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1.
the categories for _________________ do not have to be listed in any particular order: nominal-level

2.
cumulative frequencies are appropriate for: variables that are measured at an ordinal level or higher

3.
cumulative frequency distribution: a distribution showing the frequency at or below each category (class interval or score) of the variable

4.
cumulative percentage distribution: a distribution showing the percentage at or below each category (class interval or score) of the variable

5.
first step in reading any statistical table: to understand what the researcher is trying to tell you

6.
frequency distribution: a table reporting the number of observations falling into each category of the variable

7.
percentage: a relative frequency obtained by dividing the frequency in each category by the total number of cases and multiplying by 100

8.
percentage distribution: a table showing the percentage of observations falling into each category of the variable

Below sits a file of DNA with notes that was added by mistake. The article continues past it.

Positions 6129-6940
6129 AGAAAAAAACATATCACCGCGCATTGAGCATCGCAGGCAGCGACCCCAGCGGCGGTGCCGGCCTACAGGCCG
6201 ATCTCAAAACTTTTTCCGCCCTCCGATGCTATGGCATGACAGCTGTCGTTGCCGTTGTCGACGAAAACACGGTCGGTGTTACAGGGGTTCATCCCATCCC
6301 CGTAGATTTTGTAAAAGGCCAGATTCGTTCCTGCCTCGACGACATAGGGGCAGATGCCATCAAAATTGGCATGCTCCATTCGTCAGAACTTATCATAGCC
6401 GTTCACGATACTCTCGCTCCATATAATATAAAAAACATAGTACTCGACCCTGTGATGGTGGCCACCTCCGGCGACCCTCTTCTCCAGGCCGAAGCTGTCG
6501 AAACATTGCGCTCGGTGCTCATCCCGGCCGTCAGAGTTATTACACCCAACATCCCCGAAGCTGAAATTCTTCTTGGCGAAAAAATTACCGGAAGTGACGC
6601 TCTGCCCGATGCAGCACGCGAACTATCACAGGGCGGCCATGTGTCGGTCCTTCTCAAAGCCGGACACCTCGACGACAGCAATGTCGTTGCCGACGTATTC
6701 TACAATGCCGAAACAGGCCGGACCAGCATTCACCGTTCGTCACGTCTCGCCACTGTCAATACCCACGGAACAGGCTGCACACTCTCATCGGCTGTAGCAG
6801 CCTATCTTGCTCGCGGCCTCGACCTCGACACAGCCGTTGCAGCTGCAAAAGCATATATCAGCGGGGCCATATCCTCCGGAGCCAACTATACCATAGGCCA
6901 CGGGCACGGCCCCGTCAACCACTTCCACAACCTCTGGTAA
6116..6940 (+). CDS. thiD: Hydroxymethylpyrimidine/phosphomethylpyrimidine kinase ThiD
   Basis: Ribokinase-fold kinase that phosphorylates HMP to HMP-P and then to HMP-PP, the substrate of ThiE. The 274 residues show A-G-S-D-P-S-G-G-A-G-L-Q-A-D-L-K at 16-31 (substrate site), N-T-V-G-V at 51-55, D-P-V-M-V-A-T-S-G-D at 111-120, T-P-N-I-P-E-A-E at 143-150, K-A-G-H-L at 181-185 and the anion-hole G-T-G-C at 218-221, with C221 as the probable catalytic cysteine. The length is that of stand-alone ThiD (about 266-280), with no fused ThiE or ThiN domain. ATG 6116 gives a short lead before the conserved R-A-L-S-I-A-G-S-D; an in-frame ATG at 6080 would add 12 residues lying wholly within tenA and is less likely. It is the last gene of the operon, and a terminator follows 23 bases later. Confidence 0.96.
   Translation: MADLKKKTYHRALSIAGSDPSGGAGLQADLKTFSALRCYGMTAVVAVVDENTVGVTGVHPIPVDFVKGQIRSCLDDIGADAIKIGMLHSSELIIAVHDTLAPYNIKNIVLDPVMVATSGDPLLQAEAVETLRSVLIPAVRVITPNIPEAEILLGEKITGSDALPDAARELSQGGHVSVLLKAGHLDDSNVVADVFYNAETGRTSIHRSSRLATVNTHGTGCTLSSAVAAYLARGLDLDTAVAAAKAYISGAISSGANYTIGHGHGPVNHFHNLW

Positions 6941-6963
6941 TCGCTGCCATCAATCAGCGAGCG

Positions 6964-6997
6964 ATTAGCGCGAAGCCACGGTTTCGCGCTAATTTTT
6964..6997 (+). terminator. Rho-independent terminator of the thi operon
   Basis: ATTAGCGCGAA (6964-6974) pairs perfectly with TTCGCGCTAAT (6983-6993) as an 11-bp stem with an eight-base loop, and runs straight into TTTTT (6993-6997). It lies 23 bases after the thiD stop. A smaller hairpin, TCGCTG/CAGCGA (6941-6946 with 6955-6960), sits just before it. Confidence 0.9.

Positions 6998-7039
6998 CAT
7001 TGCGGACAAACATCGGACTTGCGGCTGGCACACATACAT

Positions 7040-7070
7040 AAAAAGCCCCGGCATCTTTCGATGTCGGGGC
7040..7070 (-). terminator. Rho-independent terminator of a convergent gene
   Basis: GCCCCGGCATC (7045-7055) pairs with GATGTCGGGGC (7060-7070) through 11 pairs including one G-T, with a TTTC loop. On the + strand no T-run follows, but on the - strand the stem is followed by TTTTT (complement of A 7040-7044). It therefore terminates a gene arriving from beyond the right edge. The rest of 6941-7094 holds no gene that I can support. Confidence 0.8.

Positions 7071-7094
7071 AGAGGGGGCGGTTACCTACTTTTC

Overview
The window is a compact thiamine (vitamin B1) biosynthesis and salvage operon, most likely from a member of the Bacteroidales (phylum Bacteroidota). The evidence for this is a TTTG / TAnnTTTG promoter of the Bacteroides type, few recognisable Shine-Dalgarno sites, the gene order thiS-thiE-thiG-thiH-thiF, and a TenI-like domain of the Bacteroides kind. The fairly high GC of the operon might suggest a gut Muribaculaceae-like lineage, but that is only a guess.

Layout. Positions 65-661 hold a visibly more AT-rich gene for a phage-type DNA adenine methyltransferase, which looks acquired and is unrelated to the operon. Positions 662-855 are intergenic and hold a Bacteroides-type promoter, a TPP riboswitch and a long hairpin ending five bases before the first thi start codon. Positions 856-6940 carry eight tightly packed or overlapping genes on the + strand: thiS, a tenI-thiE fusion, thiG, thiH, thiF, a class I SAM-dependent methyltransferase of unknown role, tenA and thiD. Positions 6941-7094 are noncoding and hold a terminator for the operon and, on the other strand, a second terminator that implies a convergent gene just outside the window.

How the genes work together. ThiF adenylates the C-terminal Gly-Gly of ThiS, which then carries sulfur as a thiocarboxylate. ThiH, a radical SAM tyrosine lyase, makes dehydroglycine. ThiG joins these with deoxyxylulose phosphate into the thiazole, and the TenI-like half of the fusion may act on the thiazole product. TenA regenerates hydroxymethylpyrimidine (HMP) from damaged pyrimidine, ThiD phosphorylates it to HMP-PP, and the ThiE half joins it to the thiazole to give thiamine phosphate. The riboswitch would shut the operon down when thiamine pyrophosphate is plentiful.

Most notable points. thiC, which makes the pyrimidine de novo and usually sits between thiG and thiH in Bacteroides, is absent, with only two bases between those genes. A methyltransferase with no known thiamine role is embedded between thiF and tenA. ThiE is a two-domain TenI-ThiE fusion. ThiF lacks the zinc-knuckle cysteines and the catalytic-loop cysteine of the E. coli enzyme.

9.
percentages are useful with: comparing two or more groups that differ in size

10.
proportion: relative frequency obtained by dividing the frequency in each category by the total number of cases

11.
rate: a number obtained by dividing the number of actual occurrences in a given time period by the number of possible occurrences

12.
the rule of thumb for interval width: interval width should be large enough to avoid too many categories but not so large that significant differences between observations are concealed

13.
to standardize raw frequencies, we can translate them into two relative frequencies:: - proportions

- percentages

- percentages

## Sociological Research chap 2Study online at quizlet.com/_2os2g |

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